Irish may apply for UK college loans from 2012

 

STUDENTS FROM the Republic studying, or intending to study, in English universities from 2012 will be able to apply for British government loans to pay for the higher tuition fees planned to come into force by then, it is understood.

Irish and other EU students pay the same tuition fees as British students and are eligible for tuition loans, although they do not qualify for the maintenance loans offered to help with day-to-day living expenses.

The changes to be brought into effect from September 2012 – although they have still to be approved by parliament in London – are, as yet, not fully detailed, but it is expected that rights to tuition loans will continue.

Since the introduction of tuition fees in England from September 2006, the UK Students Loan Company has agreed contracts with individual students, backed up by a willingness to go to court later to force repayment, if necessary.

A European Union regulation, EC 44/2001, allows the loans company to enforce court judgments made in the UK throughout the rest of the EU. Since then, a quarter of EU graduates from English universities stay somewhere in the United Kingdom.

“In their final year, borrowers identified as likely to move abroad will be asked to confirm their final destination and required to sign a repayment agreement if their intention is to move abroad,” the company told The Irish Timesyesterday.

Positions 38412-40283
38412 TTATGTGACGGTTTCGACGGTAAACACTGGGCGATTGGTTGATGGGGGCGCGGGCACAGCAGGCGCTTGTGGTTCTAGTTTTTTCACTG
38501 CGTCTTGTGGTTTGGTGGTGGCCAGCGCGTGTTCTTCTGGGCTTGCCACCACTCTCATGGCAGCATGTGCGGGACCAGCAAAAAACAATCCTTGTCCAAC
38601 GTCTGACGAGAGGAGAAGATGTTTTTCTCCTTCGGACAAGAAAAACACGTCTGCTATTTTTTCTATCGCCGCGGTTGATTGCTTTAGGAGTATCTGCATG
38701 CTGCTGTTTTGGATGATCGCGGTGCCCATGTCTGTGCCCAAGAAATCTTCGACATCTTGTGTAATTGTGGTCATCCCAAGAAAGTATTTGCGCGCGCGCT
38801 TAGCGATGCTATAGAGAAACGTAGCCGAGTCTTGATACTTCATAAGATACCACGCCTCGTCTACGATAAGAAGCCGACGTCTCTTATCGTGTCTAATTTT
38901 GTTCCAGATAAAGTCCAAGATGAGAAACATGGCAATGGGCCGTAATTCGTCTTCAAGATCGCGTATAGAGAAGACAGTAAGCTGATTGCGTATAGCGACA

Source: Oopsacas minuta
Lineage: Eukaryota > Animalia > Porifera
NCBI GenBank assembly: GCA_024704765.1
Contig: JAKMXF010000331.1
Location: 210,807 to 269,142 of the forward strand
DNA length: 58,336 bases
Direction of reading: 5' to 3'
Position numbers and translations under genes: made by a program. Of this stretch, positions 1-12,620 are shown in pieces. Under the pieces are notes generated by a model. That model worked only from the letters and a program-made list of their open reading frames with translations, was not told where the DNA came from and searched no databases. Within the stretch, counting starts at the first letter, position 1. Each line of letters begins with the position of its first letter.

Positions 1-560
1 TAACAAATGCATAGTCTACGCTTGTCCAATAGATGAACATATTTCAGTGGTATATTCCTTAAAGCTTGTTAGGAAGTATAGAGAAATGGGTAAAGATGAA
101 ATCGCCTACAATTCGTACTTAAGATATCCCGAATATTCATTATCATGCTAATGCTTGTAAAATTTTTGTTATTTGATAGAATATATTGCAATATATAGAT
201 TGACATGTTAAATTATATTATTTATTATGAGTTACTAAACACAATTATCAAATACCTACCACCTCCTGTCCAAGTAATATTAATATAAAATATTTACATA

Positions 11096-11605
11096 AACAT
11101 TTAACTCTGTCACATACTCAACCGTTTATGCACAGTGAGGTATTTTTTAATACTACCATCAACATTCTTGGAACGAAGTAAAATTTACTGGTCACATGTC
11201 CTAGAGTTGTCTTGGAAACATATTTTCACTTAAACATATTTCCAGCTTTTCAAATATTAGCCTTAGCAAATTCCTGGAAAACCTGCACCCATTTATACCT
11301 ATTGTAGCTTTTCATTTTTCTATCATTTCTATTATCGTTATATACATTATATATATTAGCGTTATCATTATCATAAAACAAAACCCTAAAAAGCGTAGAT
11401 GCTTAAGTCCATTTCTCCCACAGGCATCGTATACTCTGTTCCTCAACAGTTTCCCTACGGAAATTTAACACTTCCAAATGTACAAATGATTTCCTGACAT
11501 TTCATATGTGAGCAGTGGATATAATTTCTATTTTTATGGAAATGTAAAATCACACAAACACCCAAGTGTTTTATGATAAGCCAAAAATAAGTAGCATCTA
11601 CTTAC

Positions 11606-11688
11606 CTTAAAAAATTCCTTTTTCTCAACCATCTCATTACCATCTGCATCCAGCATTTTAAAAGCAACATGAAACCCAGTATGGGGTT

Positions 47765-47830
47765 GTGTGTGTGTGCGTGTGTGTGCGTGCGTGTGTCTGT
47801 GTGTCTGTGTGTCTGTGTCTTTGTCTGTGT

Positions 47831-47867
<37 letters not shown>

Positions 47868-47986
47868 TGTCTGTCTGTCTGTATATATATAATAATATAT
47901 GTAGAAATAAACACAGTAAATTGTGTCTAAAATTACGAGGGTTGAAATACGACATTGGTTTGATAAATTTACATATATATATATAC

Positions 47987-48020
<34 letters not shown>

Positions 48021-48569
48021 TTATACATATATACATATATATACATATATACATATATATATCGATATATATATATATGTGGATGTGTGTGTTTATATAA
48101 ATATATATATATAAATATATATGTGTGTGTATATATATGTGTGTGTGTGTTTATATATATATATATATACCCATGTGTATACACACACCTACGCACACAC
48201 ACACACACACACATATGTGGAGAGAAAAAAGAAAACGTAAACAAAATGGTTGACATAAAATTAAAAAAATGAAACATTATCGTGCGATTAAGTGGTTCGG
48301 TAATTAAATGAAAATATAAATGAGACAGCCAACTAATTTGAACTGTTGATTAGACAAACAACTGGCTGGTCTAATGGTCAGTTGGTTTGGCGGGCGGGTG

“Borrowers will be obliged to keep the Student Loans Company informed of their whereabouts but the SLC will use international trace agents to find borrowers if need be.” It added that graduates were liable for any costs incurred.

“If an EU borrower persistently refuses to reply to requests for information the SLC will take action in the courts to escalate the whole debt. The borrower will then be subject to existing debt-collection arrangements in their own country.”

Thousands of British students are to protest in London next Wednesday at the decision of the Conservative/Liberal Dem coalition to double – and, in some cases, triple – college fees in England.

“Thousands of students, many of whom will have voted for Liberal Democrats because of their pledge, will be taking to the streets . . . and this is a perfect opportunity for [Liberal Dem leader] Nick Clegg to explain himself,” said National Union of Students leader Aaron Porte. He said Mr Clegg had done precisely the opposite of what he pledged before the election.

Former Liberal Democrat leader Menzies Campbell, a Scottish MP, said yesterday he would vote against the measure when the House of Commons decided on it later this year. “I think that having signed this campaign pledge, then I feel obliged to keep to it.”

Meanwhile, Scotland’s first minister, Scottish Nationalist Party leader Alex Salmond, who faces elections next May, said he would not follow the “punitive” example set by the London government for Scottish universities, where college-imposed tuition fees on Scottish and EU students – bar those from England – are paid for directly by the Scottish administration.